Causes of aphasia 

Aphasia is the result of damage to the parts of the brain involved in speaking, reading, writing and understanding others.

Any damage to the language areas of the brain can result in loss of function, leading to aphasia. The severity of a person's aphasia depends on the location and type of injury sustained by the brain.

Aphasia can occur by itself, or alongside other disorders such as visual difficulties, mobility problems, limb weakness and cognitive changes.

Aphasia affects a person’s language but it doesn't affect a person’s intelligence.

Brain damage

Ways the brain can become damaged include:

  • stroke – during a stroke the brain is deprived of blood and oxygen, which leads to the death of brain tissue
  • severe head injury – for example, an injury as a result of a road traffic accident or following a serious fall from height
  • brain tumour – where an abnormal growth of cells develops inside the brain
  • health conditions that cause progressive loss of cells from the brain, such as dementia. Parkinson's disease does not cause aphasia, but some very similar conditions may do so, such as progressive supranuclear palsy (PSP) or corticobasal degeneration (CBD)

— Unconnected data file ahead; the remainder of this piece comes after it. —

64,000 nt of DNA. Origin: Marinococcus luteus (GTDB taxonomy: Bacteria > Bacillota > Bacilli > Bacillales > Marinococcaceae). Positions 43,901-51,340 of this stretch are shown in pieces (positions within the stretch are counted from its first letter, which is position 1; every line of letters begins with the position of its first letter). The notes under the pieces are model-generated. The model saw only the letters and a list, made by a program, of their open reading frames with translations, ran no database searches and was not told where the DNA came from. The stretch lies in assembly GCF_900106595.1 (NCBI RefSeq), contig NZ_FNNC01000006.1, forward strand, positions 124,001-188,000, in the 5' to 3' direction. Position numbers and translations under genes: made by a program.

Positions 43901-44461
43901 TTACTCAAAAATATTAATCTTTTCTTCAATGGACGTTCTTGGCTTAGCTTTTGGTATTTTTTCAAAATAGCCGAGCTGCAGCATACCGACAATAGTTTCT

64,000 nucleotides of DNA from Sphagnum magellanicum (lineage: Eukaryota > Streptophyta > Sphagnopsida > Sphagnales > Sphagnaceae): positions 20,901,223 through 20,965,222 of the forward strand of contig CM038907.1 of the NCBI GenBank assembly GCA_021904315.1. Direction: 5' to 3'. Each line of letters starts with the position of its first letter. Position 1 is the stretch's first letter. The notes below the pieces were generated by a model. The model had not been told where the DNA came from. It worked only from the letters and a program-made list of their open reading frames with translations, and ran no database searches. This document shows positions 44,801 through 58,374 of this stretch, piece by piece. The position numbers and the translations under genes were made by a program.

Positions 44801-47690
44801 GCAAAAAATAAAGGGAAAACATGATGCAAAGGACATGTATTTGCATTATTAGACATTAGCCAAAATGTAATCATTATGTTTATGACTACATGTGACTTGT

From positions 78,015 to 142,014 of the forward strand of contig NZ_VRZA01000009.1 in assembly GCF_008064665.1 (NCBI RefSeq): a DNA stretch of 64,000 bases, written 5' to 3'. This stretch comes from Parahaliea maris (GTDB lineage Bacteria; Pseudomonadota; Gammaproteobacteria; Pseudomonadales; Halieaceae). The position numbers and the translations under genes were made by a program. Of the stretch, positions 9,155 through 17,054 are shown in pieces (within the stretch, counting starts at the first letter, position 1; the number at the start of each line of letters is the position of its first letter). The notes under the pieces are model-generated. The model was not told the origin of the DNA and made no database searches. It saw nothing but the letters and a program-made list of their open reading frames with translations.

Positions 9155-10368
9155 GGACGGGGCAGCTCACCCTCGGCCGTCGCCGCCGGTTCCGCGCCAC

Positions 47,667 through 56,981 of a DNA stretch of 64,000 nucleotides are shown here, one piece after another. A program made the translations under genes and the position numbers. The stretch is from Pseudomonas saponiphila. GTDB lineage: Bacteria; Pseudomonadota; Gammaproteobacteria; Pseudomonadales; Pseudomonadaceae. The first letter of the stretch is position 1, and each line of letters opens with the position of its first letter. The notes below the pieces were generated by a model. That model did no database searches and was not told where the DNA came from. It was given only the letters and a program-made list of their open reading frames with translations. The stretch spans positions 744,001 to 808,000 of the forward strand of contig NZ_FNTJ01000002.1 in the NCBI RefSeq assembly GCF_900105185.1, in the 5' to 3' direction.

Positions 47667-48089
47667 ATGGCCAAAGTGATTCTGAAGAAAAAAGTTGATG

• infections that affect the brain, such as meningitis (an infection of the outer layer of the brain) and encephalitis (an infection of the brain itself), although this is a much rarer cause of aphasia



Stroke: an animation

This animation explains how a stroke happens, the different types of stroke and how lifestyle changes may help to reduce the risks.

Media last reviewed: 14/07/2015

Next review due: 14/07/2018

Page last reviewed: 19/01/2015

Next review due: 19/01/2017